ACT & SAT Question of the Day: Apr. 17, 2014

If you are reading this in an email you received from me, do not click the link to below. Use the link to my website that is farther down on the email. (This link takes you to today’s question. If you use my archive, you will see the question related to my SAT explanation for that date.)

If you have been doing my blog for a while, stop and try to predict what I’m going to say about this question.  If you predict it accurately, then you have my strategy down for two-blank Sentence Completion questions and can skip reading my blogs about them in the future.  If you learn something today, you need to keep working.

The answer is E.  Always begin your attack on a Sentence Completion question by determining the topic of the sentence — what the sentence tells us about the subject.  The topic of the sentence is how unselfish Alvin is.  Now predict words for the blanks that are consistent with the topic.  Don’t bother to try to think of fancy SAT words for your prediction; common, easy words work just fine.  I predicted “nice” and “helps” for the two blanks.

Here’s the time-saving part of the strategy–do one blank at a time.  Let’s use the first word, “nice.”  Looking at the answers for the first blank, I can eliminate everything but Answer B, noble, and Answer E, altruistic.  I have saved the time of looking at the second words for Answers A, C, and D.  Looking at the second words, Answer B, undermines, can be eliminated.  That leaves me with Answer E, assists.  All done.

You can read more about this and related strategies on my free website or you can watch the Video 200 Series of my online video course to learn more details about my approach to Sentence Completion questions.

Let’s see what the ACT folks have for us today.

ACT Question of the Day: Use your “back” button to return to my website after reading the ACT Question of the Day.

I contend that every reading question you’ll ever see in your life, whether it is on the ACT, SAT, your state reading exam, the LSAT, or MCAT, or whatever reading tests you encounter, can always be answered correctly by using my PICK strategy.  Students who have mastered this simple technique see wonderful score increases.  Let’s use part of the strategy to answer this question.

The answer is H.  Use the I in PICK and Insert the answers into the passage.  When you do so, Answers F, G, and J all add to or disagree with what you are told in the passage.  Eliminate them.  Answer H inserts just fine near lines 74-76 without adding or disagreeing.  No fuss, no muss.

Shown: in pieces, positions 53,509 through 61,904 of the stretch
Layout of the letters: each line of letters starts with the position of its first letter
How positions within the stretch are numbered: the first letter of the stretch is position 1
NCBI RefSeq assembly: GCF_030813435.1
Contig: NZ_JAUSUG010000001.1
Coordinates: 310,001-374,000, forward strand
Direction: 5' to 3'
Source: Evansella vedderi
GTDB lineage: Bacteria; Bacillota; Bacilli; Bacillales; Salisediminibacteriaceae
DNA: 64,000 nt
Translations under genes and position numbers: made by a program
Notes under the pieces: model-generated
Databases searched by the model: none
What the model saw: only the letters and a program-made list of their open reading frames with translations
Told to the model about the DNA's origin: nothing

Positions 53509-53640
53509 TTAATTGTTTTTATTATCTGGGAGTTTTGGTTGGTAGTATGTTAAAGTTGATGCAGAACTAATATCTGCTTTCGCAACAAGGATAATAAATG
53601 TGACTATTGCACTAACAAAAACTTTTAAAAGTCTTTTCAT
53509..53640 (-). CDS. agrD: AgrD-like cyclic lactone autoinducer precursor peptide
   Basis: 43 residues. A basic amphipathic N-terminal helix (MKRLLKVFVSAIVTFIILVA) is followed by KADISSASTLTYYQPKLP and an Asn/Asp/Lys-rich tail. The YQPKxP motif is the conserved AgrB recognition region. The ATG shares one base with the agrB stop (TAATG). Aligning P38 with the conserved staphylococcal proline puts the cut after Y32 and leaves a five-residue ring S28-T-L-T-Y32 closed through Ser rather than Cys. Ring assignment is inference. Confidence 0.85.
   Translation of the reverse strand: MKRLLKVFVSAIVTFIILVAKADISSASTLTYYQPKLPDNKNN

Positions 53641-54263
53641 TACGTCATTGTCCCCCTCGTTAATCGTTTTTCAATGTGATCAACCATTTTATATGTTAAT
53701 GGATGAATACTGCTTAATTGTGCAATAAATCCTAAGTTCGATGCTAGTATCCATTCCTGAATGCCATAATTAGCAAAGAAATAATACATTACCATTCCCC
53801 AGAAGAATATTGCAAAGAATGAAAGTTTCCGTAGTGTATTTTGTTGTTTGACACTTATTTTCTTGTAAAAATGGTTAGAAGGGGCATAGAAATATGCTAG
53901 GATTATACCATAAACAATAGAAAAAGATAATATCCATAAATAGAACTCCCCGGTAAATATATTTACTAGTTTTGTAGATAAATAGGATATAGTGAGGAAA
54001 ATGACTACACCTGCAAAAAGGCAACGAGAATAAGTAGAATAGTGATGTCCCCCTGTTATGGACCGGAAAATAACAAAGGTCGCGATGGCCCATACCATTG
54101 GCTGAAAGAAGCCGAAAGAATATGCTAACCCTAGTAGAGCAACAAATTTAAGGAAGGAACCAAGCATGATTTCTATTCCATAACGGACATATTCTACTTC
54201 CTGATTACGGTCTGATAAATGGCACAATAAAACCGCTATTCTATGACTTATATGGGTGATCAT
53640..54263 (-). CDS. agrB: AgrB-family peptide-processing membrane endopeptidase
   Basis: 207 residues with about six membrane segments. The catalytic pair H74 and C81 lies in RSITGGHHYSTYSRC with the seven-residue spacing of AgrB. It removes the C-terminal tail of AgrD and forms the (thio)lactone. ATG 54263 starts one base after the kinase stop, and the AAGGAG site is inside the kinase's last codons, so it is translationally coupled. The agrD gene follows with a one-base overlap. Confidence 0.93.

Yes, reading tests are this simple when you use quick and simple approaches to the test to identify and eliminate wrong answers.  You just need to learn the characteristics of right and wrong answers and practice recognizing them.  That will keep you from falling for the tricky, half-truth wrong answers on the test.  Read about this strategy on my free website or watch Video Series #300 of my online video course.  You will be quite pleased with the results.

QotD Words of “Wiz-dom”:

I had the honor of being interviewed for NPR’s “All Things Considered” by reporter Cory Turner yesterday.  Here’s what he had to say about the new SAT and some of my comments during the show:  NPR All Things Considered.  Scroll down to story #11.

Enjoy your day.  Be altruistic and do something nice for somebody today without expecting anything in return.

Bob Alexander, the “SAT and ACT Wizard”

About Bob Alexander

Bob has been a professional educator starting with teaching biology, becoming a school administrator, and then working as an education lobbyist in Washington, DC. He got his start in national testing by becoming a consulting test writer, later joining Kaplan as a director, and finally starting his own business in 1995. He has written numerous books, consulted for school districts and colleges, developed his website and been featured on a DVD set. He offers SAT and ACT prep classes and tutors individuals and small groups of students in central Florida.
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